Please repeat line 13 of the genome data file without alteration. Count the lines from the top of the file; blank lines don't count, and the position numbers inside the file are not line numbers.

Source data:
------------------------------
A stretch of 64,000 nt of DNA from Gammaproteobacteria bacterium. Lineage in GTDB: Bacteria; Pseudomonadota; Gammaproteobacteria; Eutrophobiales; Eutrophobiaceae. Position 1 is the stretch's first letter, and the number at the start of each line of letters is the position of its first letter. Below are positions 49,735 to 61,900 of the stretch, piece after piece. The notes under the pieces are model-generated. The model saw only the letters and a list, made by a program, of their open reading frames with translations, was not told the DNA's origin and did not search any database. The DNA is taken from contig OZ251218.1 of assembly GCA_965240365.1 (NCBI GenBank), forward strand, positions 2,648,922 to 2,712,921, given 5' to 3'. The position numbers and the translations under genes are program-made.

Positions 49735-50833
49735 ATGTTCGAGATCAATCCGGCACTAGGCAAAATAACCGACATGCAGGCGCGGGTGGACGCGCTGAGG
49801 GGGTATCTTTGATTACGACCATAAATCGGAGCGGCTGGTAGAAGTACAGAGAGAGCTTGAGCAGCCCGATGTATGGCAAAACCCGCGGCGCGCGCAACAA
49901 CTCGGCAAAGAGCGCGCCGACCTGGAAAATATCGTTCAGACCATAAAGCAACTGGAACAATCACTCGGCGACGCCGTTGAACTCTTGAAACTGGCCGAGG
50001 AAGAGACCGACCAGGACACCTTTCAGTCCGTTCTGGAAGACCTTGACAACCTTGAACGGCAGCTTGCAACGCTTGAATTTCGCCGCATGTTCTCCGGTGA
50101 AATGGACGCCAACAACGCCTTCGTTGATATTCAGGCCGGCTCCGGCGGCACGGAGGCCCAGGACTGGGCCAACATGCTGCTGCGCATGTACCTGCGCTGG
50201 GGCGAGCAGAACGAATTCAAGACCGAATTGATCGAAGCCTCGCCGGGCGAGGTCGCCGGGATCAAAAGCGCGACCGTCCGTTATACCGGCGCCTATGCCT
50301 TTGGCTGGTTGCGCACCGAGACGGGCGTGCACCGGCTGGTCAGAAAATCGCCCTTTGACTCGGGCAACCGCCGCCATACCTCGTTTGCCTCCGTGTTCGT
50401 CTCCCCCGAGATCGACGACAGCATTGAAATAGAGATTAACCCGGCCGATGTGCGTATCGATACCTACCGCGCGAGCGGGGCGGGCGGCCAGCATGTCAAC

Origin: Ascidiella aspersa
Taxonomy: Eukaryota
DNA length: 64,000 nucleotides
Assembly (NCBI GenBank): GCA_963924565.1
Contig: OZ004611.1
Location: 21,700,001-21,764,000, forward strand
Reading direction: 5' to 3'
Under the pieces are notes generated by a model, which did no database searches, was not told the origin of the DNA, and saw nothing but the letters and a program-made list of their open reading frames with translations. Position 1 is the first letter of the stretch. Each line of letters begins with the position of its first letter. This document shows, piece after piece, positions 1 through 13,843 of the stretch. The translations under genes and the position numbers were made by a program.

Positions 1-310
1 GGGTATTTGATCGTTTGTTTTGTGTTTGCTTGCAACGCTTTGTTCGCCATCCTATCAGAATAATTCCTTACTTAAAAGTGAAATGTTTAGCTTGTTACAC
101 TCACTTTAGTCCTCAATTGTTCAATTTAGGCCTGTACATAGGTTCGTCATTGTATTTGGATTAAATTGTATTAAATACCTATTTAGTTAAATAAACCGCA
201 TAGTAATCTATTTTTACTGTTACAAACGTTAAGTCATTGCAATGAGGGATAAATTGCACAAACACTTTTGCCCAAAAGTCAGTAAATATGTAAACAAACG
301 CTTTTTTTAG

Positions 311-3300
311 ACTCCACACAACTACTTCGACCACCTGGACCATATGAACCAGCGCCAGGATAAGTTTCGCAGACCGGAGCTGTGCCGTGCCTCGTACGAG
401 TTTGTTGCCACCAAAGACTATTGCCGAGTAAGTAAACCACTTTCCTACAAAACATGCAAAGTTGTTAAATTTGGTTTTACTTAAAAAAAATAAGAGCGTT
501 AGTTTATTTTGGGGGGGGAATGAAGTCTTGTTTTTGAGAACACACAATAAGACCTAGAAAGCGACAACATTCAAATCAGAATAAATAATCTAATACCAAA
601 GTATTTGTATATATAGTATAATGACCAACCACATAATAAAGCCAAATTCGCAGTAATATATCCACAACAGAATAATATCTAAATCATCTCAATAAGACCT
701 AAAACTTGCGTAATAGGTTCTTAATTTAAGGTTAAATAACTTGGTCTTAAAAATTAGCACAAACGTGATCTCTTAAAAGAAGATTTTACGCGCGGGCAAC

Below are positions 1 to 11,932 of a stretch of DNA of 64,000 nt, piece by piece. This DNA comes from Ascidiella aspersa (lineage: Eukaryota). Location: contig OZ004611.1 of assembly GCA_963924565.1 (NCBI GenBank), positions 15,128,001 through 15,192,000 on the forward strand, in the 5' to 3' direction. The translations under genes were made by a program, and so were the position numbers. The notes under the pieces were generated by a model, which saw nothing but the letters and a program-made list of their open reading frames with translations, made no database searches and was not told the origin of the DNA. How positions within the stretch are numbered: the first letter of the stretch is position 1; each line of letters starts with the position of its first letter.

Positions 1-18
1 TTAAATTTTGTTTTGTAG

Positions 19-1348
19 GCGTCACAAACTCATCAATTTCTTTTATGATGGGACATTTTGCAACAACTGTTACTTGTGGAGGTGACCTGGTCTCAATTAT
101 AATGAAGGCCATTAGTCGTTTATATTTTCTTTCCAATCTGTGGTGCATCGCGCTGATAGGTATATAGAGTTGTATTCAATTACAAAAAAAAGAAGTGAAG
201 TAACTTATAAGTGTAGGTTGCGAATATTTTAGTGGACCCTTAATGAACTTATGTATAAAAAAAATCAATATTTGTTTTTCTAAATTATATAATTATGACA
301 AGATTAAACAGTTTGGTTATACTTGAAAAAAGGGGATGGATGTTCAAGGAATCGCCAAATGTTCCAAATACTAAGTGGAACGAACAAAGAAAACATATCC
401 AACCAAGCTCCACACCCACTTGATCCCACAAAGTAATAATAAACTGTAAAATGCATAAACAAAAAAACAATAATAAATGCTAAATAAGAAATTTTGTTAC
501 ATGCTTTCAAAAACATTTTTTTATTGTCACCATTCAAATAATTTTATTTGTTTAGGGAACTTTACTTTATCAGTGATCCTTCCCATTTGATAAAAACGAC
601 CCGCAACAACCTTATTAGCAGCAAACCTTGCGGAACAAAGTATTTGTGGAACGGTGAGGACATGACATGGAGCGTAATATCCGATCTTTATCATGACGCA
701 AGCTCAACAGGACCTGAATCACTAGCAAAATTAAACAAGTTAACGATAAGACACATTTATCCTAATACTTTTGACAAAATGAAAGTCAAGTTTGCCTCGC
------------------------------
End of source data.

DNA length: 64,000 nucleotides